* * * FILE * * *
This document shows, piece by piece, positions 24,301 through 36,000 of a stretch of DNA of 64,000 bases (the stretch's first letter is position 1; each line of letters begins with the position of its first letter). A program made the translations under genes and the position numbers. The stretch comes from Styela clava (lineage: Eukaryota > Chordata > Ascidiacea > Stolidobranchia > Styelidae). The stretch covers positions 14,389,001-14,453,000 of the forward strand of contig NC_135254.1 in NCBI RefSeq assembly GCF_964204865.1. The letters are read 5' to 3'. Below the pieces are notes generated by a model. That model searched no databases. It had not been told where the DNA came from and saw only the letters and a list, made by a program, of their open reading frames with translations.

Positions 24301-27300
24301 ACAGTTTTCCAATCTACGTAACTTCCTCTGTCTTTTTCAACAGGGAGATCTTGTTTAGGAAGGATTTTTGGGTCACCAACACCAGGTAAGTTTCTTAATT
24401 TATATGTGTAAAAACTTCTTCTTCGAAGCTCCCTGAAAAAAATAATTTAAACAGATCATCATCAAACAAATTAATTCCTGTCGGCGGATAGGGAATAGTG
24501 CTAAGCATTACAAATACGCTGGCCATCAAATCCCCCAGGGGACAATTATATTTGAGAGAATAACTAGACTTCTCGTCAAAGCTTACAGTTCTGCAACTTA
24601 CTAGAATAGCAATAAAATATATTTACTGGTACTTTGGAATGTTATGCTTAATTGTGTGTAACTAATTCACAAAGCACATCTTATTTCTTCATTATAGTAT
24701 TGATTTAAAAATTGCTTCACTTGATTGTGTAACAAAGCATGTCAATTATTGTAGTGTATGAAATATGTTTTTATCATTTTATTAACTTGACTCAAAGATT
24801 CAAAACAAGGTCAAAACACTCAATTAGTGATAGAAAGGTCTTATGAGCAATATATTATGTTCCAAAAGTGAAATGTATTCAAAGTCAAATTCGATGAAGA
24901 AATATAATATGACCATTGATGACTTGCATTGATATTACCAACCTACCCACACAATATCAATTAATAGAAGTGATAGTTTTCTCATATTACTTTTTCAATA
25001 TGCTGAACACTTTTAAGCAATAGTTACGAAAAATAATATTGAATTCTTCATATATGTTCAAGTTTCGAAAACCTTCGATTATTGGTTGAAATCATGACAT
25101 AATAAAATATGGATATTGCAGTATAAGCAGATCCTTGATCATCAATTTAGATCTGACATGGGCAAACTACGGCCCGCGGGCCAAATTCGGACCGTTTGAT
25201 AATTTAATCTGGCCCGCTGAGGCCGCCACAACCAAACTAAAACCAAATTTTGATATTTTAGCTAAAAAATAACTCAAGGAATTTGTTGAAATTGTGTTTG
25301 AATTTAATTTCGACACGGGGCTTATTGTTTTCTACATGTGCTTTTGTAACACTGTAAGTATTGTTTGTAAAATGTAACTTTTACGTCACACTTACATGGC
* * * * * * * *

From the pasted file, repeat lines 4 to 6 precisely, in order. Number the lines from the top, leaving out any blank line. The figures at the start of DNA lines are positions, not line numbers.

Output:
24401 TATATGTGTAAAAACTTCTTCTTCGAAGCTCCCTGAAAAAAATAATTTAAACAGATCATCATCAAACAAATTAATTCCTGTCGGCGGATAGGGAATAGTG
24501 CTAAGCATTACAAATACGCTGGCCATCAAATCCCCCAGGGGACAATTATATTTGAGAGAATAACTAGACTTCTCGTCAAAGCTTACAGTTCTGCAACTTA
24601 CTAGAATAGCAATAAAATATATTTACTGGTACTTTGGAATGTTATGCTTAATTGTGTGTAACTAATTCACAAAGCACATCTTATTTCTTCATTATAGTAT